Building an Envoy Docker image¶
The following steps guide you through building your own Envoy binary, and putting that in a clean Ubuntu container.
Step 1: Build Envoy
envoyproxy/envoy-build you will compile Envoy.
This image has all software needed to build Envoy. From your Envoy directory:
$ pwd src/envoy $ ./ci/run_envoy_docker.sh './ci/do_ci.sh bazel.release'
That command will take some time to run because it is compiling an Envoy binary and running tests.
If your system has limited resources, or you wish to build without running the tests, you can also build as follows:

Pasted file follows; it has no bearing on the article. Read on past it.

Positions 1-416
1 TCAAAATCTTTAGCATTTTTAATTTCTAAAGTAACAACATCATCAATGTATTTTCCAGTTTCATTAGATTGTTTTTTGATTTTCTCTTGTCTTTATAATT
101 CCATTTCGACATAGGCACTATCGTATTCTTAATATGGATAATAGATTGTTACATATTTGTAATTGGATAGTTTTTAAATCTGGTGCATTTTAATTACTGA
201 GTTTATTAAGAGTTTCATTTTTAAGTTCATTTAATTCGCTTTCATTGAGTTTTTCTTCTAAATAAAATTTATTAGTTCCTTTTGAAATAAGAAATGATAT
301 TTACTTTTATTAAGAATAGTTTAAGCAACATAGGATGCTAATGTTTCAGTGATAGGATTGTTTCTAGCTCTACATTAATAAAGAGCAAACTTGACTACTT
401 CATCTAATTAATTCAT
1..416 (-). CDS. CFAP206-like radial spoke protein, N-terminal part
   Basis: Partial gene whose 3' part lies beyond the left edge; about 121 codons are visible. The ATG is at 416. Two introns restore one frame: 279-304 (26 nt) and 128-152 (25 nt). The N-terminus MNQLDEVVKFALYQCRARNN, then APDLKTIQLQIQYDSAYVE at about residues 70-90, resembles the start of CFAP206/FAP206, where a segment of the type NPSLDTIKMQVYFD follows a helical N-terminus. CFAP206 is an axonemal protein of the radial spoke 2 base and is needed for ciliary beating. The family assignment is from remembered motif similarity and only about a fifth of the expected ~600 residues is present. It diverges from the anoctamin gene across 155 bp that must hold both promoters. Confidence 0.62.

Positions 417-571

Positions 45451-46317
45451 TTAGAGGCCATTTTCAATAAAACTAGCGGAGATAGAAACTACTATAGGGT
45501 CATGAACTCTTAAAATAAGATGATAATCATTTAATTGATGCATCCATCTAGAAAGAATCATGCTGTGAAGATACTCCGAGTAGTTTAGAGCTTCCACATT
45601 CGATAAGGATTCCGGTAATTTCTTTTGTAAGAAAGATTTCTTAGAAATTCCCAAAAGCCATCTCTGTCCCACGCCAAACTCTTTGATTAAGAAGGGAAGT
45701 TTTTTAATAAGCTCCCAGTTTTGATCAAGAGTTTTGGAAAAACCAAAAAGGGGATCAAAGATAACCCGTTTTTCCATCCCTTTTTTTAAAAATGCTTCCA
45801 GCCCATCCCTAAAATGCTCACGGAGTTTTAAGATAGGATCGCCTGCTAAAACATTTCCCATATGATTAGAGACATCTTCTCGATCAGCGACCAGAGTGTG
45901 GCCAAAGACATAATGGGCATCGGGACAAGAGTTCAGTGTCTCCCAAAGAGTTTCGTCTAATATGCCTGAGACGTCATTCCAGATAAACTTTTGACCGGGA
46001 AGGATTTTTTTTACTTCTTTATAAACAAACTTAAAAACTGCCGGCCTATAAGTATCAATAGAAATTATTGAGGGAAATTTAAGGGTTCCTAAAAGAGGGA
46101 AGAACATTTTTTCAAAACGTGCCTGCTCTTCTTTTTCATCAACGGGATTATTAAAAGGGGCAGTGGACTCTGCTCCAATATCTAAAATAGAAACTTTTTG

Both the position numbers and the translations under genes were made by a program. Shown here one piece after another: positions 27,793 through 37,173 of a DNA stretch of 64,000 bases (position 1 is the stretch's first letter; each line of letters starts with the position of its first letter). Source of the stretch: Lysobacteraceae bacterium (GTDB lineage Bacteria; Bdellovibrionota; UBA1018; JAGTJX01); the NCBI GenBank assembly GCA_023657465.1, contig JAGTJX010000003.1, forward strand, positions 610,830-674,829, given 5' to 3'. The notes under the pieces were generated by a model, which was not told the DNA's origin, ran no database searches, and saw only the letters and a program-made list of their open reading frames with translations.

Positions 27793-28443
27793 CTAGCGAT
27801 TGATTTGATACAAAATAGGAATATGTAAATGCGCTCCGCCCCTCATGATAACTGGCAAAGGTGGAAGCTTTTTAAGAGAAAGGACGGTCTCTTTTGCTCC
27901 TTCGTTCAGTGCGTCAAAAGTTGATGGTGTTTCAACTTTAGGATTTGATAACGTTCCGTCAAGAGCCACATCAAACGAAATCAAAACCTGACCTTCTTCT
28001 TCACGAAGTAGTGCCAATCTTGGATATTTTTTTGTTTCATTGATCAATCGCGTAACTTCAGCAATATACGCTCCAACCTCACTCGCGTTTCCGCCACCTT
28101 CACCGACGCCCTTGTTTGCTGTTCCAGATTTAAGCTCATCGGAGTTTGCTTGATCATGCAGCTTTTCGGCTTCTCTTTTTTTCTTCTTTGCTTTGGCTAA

$ pwd src/envoy $ ./ci/run_envoy_docker.sh './ci/do_ci.sh bazel.release.server_only'
For more information on building and different build targets, please refer to ci/README.md.
These instructions for building Envoy use envoyproxy/envoy-build-ubuntu image. You will need 4-5GB of disk space to accommodate this image.
This script runs as effective root on your host system.
Step 2: Build image with only Envoy binary
In this step we’ll build an image that only has the Envoy binary, and none of the software used to build it.:
$ pwd src/envoy/ $ docker build -f ci/Dockerfile-envoy -t envoy .
Now you can use this
envoy image to build the any of the sandboxes if you change
FROM line in any Dockerfile.
This will be particularly useful if you are interested in modifying Envoy, and testing your changes.